The fact that the “Y” variable, which is the corporate bond yield today, is lower than the 4.4 numerator rate suggests that stocks in general are more expensive today than in the past. Once we have the required variables we can plug them into the formula. This will give us the intrinsic value for Wal-Mart.

IV = 2.35 x (8.5 + 2 x 4.8) x 4.4 / 3.59
IV = $52.13

Using the formula we can see that AT&T has an intrinsic value of about $52. The actual price of the stock is about $41 today. We can compare the two numbers to determine some conclusions about the stock. In this particular case, since the intrinsic value is higher than the actual price per share, it is likely that AT&T is considered undervalued by this metric.

However, if the calculated intrinsic value of a stock is lower than its share price, then it should be considered overvalued. Since the nature of a stock’s valuation is to revert back to the mean over time, we should try to buy undervalued stocks and avoid overvalued ones.

Drawbacks and Risks

The Graham Formula is a useful tool to derive a quick approximation of the true value of a stock so investors can make informed decisions about their purchases. But it’s not a perfect model. The formula doesn’t account for human judgement and global trends. For example, a horse drawn carriage company one hundred years ago would have been really undervalued based on the Graham’s formula.

But many investors who understood that automobiles would eventually take over the roads would not have invested in the company. Its future financial outlook looked grim. It’s not wise to rely on a stock valuation model without critically thinking about the implications behind the figures.

That is why some traditional brick and mortar companies such as Best Buy (NYSE:BBY) are trading at extreme discounts compared to their Graham formula’s intrinsic values. Although BBY is cheaply valued, many investors choose to avoid the stock. They’re worried it will continue to lose market share to online retailers such as in the long run.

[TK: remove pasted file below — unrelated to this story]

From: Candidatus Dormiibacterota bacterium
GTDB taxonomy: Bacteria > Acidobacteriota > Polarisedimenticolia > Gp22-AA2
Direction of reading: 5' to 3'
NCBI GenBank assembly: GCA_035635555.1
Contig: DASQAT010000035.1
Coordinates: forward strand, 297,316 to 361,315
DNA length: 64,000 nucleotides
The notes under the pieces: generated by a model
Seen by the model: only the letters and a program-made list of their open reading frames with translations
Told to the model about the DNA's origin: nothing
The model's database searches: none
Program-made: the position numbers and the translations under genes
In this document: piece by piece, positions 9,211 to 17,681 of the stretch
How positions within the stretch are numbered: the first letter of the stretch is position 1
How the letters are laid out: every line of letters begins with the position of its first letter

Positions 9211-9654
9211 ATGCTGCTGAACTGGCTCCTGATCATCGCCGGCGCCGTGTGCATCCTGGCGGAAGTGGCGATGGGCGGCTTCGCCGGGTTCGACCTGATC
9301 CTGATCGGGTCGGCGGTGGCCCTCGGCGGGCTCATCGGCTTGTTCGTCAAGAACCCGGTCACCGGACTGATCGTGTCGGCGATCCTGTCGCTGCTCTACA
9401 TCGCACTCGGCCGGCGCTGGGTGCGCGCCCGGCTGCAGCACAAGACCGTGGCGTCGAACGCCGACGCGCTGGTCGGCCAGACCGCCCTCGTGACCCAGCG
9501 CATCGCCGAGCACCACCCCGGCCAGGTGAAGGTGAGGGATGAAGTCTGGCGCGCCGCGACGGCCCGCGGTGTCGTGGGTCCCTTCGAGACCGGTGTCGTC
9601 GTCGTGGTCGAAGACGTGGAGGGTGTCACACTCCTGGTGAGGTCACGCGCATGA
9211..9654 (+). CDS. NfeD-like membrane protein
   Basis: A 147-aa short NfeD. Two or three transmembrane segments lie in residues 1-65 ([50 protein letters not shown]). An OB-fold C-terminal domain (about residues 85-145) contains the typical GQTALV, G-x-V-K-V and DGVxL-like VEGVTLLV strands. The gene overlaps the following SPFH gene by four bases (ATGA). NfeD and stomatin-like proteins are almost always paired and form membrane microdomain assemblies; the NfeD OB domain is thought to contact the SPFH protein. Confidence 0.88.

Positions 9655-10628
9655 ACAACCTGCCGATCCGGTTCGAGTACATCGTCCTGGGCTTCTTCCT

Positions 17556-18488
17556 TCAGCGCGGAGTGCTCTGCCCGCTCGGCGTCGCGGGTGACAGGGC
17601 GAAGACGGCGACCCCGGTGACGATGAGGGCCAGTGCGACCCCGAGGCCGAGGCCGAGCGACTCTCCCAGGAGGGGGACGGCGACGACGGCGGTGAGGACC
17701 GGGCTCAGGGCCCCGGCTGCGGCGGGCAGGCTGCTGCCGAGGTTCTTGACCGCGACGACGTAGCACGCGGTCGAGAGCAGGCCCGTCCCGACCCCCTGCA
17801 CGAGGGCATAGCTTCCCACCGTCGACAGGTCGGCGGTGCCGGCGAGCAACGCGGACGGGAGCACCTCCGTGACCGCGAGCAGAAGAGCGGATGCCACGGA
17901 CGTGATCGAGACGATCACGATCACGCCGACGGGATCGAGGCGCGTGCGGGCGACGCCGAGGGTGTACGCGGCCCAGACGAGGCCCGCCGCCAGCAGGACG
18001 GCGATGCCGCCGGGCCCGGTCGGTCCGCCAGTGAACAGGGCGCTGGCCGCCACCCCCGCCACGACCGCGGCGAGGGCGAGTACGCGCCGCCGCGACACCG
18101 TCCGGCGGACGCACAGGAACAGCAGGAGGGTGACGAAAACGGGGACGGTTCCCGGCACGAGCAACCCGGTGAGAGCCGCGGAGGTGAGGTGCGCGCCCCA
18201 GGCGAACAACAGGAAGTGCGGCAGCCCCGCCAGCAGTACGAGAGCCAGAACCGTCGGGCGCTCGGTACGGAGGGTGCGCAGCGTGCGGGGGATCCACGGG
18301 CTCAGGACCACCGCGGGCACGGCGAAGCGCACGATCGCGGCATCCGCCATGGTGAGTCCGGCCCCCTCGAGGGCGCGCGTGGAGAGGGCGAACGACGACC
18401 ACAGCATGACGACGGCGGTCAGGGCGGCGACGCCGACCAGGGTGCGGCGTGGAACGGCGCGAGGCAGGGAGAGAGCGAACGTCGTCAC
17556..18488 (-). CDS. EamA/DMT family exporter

Another problem is that for some smaller companies, the long term expected growth rate may not be readily found on the internet. In this case, using the previous year’s average earnings growth rate would be an appropriate substitution for the “g” variable.

Related: Why You Should Incorporate China ETF Exposure

Customizing the Graham Formula

For more experienced investors, the formula can be adjusted to suit a more targeted investment strategy. For example, if the calculation of “2 x g” is too aggressive, then you can drop the multiplier down to 1.5. Furthermore, the 8.5 number that represents the base P/E ratio can be adjusted based on your level of risk tolerance and conservatives. Anything within the rage between 7 to 9 would be appropriate. Using a more selective approach for finding only the most undervalued stocks, we can alter the formula for AT&T to the following.

V = 2.35 x (8.5 7.0 + 2 1.5 x 4.8) x 4.4 / 3.59
V = $40.90

By using a more strict valuation method we

can create a larger margin of safety to make better investment choices. We just have to remember to apply a consistent model to all the value stocks in our portfolio.

By using the Graham formula investors will have an increased probability to avoid bubbles similar to the dot-com crash. It’s not a complete tool. But the Graham formula is a very useful preliminary screener for potential stocks that might be worth taking a closer look at.

This article has been republished with permission from Modest Money.